Staying away from New York City's newest museum could be ruff.
The American Kennel Club Museum of the Dog reopened in New York City on Friday, after spending decades on the outskirts of St. Louis.
Located on Bark, er, Park Avenue in midtown Manhattan, the museum's collection includes a terracotta dog paw print that dates back to the Roman empire, a dog-pulled cart from the Victorian era and an extensive array of canine fine art.
Painted pooches like Millie Bush, who belonged to former president George H. W. Bush, adorn the walls, showing just how prominent our beloved pets can be.
The museum incorporates modern touches, too. There are interactive kiosks for visitors to match their facial features to a dog breed; to swipe and learn about the AKC's 193 recognized breeds; and to practice dog training with a virtual puppy. Part of the museum space will also serve as a studio for American Kennel Club TV.
The backdrop of the museum is a library with the over 42,000 books for guests to learn more about different breeds or just canines in general.
Executive Director Alan Fausel, an art curator and appraiser, told the Associated Press that the museum hopes to give visitors "an understanding of the history of dogs, how they came to be in such different variety."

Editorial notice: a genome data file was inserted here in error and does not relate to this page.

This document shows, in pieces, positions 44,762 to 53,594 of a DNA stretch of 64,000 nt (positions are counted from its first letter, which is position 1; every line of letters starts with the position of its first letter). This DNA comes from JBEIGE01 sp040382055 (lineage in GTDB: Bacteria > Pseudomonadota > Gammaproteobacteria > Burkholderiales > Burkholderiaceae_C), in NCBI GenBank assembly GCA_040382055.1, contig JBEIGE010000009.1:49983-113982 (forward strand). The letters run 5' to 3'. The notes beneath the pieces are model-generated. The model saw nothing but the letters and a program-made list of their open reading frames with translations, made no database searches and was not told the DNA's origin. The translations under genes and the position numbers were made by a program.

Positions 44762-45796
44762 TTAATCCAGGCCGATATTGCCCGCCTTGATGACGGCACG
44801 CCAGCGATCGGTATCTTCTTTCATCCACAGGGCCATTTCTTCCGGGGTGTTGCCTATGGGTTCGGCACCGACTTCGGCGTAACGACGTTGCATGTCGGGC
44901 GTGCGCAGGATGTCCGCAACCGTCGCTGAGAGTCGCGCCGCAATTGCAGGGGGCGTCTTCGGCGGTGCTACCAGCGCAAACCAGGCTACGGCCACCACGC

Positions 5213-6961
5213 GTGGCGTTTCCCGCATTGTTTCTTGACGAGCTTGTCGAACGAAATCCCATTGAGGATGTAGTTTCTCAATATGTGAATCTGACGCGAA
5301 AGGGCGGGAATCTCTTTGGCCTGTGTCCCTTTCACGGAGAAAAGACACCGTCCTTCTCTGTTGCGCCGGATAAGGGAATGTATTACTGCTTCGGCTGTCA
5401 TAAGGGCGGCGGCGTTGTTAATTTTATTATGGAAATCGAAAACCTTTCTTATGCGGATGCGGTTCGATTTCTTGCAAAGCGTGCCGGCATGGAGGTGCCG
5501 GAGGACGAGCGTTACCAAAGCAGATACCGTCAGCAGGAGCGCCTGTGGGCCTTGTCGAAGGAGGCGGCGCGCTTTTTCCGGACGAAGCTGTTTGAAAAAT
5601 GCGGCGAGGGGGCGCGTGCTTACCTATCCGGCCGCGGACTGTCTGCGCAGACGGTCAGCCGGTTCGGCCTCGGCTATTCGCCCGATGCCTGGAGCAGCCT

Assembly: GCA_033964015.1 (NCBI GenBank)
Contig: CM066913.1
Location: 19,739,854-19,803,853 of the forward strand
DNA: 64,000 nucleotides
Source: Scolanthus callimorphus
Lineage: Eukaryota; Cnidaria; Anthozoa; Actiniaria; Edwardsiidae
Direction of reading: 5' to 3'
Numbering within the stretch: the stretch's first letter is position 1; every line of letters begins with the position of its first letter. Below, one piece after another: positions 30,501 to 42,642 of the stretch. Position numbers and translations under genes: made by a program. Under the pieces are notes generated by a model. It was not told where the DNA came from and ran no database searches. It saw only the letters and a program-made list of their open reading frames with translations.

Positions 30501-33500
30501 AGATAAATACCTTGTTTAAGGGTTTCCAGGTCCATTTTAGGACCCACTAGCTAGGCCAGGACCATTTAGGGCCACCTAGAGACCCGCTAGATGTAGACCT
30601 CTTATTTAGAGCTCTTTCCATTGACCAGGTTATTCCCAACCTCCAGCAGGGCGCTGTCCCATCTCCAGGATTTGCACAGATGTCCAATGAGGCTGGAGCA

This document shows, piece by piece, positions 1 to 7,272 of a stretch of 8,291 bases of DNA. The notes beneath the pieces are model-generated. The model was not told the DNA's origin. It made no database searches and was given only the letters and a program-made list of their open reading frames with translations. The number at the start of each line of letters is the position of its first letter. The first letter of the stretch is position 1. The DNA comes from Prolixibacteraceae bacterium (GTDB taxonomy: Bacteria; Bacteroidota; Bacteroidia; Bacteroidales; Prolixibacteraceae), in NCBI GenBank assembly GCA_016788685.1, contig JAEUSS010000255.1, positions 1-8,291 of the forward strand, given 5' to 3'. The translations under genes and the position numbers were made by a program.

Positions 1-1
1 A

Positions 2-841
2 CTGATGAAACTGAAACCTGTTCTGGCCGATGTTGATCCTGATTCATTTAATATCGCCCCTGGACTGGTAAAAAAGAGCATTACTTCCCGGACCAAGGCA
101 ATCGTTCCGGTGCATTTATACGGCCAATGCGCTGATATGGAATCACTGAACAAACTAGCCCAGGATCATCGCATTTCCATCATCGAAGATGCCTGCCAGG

The museum originally opened in 1982 at the old AKC headquarters on Madison Ave. But due to limited space and inadequate financial support, the museum relocated to a mansion in St. Louis, according to a 1986 New York Times interview with a former museum spokeswoman.
Now the dog museum has found its way back home, reuniting with the AKC under one roof.
Brandi Hunter, the vice president of public relations and communications for the American Kennel Club, says the club hopes the move will boost museum attendance and put the collection back on the world stage.
"We know how much New Yorkers love their dogs, and we're very excited to educate them more about their dogs and help them discover new dog breeds they've never heard of before," Hunter says.
One such new dog breed is the Nederlandse Kooikerhondje, she says, a small spaniel-type dog that visitors can learn more about on the museum's "Meet the Breeds" kiosk.
Overall, the museum collection boasts about 200 pieces that puts man's best friend on full display. But leave your good boys and girls home — the museum is for humans only. (Service animals are allowed inside.)